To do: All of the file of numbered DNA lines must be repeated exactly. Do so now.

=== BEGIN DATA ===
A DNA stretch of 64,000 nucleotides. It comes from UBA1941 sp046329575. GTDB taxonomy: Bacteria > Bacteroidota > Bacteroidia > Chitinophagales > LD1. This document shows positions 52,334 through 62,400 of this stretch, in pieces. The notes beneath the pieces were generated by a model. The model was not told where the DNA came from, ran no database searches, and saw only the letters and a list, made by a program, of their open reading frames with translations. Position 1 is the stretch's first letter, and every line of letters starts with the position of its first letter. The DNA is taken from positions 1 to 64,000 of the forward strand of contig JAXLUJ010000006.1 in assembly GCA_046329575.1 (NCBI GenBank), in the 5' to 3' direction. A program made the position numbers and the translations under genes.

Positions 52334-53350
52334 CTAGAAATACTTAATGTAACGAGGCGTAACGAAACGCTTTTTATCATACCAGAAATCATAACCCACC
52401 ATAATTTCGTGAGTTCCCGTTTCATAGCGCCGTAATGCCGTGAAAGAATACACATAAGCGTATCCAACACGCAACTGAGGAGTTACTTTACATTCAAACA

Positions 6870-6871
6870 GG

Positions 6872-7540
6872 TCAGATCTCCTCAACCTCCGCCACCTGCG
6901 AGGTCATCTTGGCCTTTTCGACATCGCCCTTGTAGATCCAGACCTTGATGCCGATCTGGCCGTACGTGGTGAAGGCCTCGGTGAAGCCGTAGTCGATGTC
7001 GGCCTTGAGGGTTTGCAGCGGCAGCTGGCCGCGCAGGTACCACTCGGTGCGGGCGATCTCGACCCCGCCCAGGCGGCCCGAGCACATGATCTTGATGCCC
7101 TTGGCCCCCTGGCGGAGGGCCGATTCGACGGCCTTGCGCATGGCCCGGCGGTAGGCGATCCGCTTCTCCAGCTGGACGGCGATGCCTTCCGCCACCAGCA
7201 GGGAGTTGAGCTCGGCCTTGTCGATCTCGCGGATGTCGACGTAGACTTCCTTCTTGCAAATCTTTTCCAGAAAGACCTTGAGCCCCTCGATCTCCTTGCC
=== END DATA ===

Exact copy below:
A DNA stretch of 64,000 nucleotides. It comes from UBA1941 sp046329575. GTDB taxonomy: Bacteria > Bacteroidota > Bacteroidia > Chitinophagales > LD1. This document shows positions 52,334 through 62,400 of this stretch, in pieces. The notes beneath the pieces were generated by a model. The model was not told where the DNA came from, ran no database searches, and saw only the letters and a list, made by a program, of their open reading frames with translations. Position 1 is the stretch's first letter, and every line of letters starts with the position of its first letter. The DNA is taken from positions 1 to 64,000 of the forward strand of contig JAXLUJ010000006.1 in assembly GCA_046329575.1 (NCBI GenBank), in the 5' to 3' direction. A program made the position numbers and the translations under genes.

Positions 52334-53350
52334 CTAGAAATACTTAATGTAACGAGGCGTAACGAAACGCTTTTTATCATACCAGAAATCATAACCCACC
52401 ATAATTTCGTGAGTTCCCGTTTCATAGCGCCGTAATGCCGTGAAAGAATACACATAAGCGTATCCAACACGCAACTGAGGAGTTACTTTACATTCAAACA

Positions 6870-6871
6870 GG

Positions 6872-7540
6872 TCAGATCTCCTCAACCTCCGCCACCTGCG
6901 AGGTCATCTTGGCCTTTTCGACATCGCCCTTGTAGATCCAGACCTTGATGCCGATCTGGCCGTACGTGGTGAAGGCCTCGGTGAAGCCGTAGTCGATGTC
7001 GGCCTTGAGGGTTTGCAGCGGCAGCTGGCCGCGCAGGTACCACTCGGTGCGGGCGATCTCGACCCCGCCCAGGCGGCCCGAGCACATGATCTTGATGCCC
7101 TTGGCCCCCTGGCGGAGGGCCGATTCGACGGCCTTGCGCATGGCCCGGCGGTAGGCGATCCGCTTCTCCAGCTGGACGGCGATGCCTTCCGCCACCAGCA
7201 GGGAGTTGAGCTCGGCCTTGTCGATCTCGCGGATGTCGACGTAGACTTCCTTCTTGCAAATCTTTTCCAGAAAGACCTTGAGCCCCTCGATCTCCTTGCC